Weapons & Materials Research
The ARL Weapons and Materials Research Directorate (WMRD) is a national scientific and engineering resource in weapons, protection, and materials technologies. Throughout the Directorate, we pursue research and technology development that endeavors to enhance the operational capability of America's ground forces. We have an outstanding staff of highly trained scientists and engineers, experienced technicians, and a variety of experimental facilities, many of which are unique in the U.S. and the world. Our research efforts span the gap between basic research that improves the understanding of scientific phenomena and technology generation that supports weapon and protection system developments and fielded system upgrades. The Directorate executes its mission of leading the Army's research and technology program to enhance the lethality and survivability of the individual Soldier and advanced weapon systems. WMRD's lethality theme is to deliver the right lethality for the right threat at the right time, which can be accomplished by providing critical technology for affordable and scalable weapons effects across the full spectrum of operations. Their survivability theme is to couple innovative materials with protection technologies to enable a lightweight and survivable force. The many successes of WMRD and its predecessors have made a dramatic difference to our nation's military capability throughout the 20th Century and into this century. We seek to continue our legacy of technological leadership with the pursuit of advanced concepts and technologies that can solve the problems of today's Army and the new challenges of the Global War on Terrorism and the Future Force.
The Lethality Division of the ARL Weapons and Materials Research Directorate conducts research in interior, exterior, and transitional ballistics of tactical armament systems (guns and projectiles) as well as their interactions with threat targets. The Division's research mission encompasses an emphasis on both future weapons as well as technical support to current operations. The Division's team of scientists, engineers, technicians, and support personnel provides core research - science, technology, prototyping, and troubleshooting - for chemically powered armament systems, tactical missiles, artillery, tank cannons, small arms, and other advanced weapons in all calibers. Research areas include propulsion science; ballistic structures and launch dynamics; lethal mechanisms; energetic materials science; energetic technology; flight sciences; guidance technology; and advanced weapons concepts.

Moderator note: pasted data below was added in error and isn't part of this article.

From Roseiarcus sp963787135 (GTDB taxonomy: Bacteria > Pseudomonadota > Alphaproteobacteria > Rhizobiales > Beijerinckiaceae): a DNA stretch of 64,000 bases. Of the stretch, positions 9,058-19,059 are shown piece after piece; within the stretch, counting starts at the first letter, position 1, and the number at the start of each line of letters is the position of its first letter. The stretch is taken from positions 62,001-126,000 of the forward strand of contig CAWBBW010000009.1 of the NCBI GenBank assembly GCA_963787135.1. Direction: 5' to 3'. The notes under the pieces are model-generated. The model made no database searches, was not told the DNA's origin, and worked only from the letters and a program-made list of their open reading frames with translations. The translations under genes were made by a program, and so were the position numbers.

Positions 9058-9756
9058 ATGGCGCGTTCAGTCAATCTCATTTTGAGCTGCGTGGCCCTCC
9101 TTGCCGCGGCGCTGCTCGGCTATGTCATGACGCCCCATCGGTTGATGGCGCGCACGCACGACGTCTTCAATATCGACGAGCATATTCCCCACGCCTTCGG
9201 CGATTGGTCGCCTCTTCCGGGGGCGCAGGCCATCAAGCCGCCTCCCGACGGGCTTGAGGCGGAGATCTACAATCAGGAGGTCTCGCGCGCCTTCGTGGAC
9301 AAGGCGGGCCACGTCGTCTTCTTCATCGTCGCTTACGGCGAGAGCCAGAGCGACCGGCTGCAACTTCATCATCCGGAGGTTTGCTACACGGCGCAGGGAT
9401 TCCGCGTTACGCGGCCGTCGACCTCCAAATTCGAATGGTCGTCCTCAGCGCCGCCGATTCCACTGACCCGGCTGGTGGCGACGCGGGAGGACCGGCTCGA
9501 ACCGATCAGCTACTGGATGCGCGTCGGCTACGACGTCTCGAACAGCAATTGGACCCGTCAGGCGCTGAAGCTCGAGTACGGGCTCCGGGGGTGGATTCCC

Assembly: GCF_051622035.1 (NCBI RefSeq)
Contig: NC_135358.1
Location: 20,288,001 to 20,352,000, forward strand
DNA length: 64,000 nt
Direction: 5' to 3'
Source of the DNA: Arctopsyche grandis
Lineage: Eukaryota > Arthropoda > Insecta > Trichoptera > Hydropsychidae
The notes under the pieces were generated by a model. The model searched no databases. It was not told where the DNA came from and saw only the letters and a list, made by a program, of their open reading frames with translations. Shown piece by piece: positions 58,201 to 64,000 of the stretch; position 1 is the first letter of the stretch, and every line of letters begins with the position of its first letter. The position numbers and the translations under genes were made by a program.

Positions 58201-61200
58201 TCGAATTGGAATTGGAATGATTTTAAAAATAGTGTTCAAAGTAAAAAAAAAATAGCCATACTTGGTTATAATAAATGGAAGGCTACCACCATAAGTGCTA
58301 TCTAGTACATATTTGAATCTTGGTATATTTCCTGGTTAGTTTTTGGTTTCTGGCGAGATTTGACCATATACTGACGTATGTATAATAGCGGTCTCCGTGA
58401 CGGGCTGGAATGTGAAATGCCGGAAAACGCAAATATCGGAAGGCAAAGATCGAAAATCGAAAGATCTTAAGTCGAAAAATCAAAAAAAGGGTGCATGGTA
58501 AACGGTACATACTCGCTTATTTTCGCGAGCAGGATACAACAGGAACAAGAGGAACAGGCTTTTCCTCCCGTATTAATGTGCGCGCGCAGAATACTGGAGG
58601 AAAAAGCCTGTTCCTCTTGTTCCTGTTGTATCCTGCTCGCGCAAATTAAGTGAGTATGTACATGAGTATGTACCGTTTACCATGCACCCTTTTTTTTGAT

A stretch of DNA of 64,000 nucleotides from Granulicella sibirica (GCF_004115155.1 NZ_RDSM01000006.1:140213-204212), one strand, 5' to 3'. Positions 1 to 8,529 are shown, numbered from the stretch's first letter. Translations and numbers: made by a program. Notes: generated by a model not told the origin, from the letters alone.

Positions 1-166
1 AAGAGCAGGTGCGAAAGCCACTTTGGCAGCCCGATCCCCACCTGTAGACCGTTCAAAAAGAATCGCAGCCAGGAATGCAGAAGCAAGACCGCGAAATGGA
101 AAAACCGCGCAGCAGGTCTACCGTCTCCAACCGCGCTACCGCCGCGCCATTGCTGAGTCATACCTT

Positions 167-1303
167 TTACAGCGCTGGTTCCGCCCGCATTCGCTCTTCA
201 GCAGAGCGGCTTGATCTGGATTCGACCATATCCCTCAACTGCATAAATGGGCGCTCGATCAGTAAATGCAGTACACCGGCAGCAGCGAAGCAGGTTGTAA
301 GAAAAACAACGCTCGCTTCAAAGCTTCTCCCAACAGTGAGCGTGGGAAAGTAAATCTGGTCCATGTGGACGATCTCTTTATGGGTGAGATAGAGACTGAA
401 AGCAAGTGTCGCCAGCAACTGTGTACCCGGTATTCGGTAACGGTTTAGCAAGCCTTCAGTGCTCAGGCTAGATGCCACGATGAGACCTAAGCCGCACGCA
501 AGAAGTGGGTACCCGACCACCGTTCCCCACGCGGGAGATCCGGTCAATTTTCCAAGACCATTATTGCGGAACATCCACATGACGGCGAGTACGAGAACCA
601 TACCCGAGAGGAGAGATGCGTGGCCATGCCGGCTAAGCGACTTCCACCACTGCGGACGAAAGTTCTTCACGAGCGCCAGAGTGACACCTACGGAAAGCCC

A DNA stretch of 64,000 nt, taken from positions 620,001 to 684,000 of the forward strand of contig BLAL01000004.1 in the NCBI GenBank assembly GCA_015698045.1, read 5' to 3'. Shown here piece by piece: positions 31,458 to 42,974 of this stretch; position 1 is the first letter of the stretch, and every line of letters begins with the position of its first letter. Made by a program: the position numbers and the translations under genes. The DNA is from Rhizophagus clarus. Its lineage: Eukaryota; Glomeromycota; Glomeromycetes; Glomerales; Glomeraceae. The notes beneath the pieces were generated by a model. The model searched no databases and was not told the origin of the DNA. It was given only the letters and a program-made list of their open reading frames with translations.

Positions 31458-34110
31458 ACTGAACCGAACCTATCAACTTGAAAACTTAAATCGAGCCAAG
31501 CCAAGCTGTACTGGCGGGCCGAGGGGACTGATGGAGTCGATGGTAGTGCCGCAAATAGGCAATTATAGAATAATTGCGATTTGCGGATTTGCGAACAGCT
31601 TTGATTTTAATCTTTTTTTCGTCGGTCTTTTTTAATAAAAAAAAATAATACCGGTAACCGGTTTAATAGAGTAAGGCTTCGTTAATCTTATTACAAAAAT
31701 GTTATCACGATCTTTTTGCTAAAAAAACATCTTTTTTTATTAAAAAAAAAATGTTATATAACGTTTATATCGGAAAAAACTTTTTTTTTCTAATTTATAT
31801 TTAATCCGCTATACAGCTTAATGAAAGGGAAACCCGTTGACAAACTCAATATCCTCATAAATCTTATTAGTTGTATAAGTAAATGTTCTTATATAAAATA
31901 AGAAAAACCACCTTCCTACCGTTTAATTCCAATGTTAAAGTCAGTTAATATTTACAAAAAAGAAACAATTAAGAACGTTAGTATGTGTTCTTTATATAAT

Materials and Manufacturing Science
The Materials and Manufacturing Science Division of the ARL Weapons and Materials Research Directorate performs materials research and development of manufacturing science technologies for weapon systems and Soldier equipment. The expertise of our esteemed scientists and engineers encompass five materials disciplines: polymers, metals, ceramics, composites, and bio-inspired materials. Research areas include armor materials; materials and concepts for weapons; fibers and textile materials; materials and processes at small scale; high deformation rate materials; ceramics and transparent materials; and multiscale materials modeling.
The Protection Division of the ARL Weapons and Materials Research Directorate conducts research in vehicle and personnel protection technologies (including munition survivability) and the interactions of these technologies with threat weapons, munitions, and explosive devices. The Division's research mission encompasses an emphasis on future vehicle platforms and Soldier systems as well as technical support to current operations. The Division's engineers, scientists, mathematicians, technicians, and support personnel are engaged in research and development to provide America's Soldiers with the most survivable armored vehicles and individual protective equipment possible, enabling them to achieve their missions and return home safely. Research areas include armor mechanisms; blast protection; multithreat armor; energetics response and mitigation; high-rate mechanics and failure; threat mechanisms and modeling; and physics phenomenology.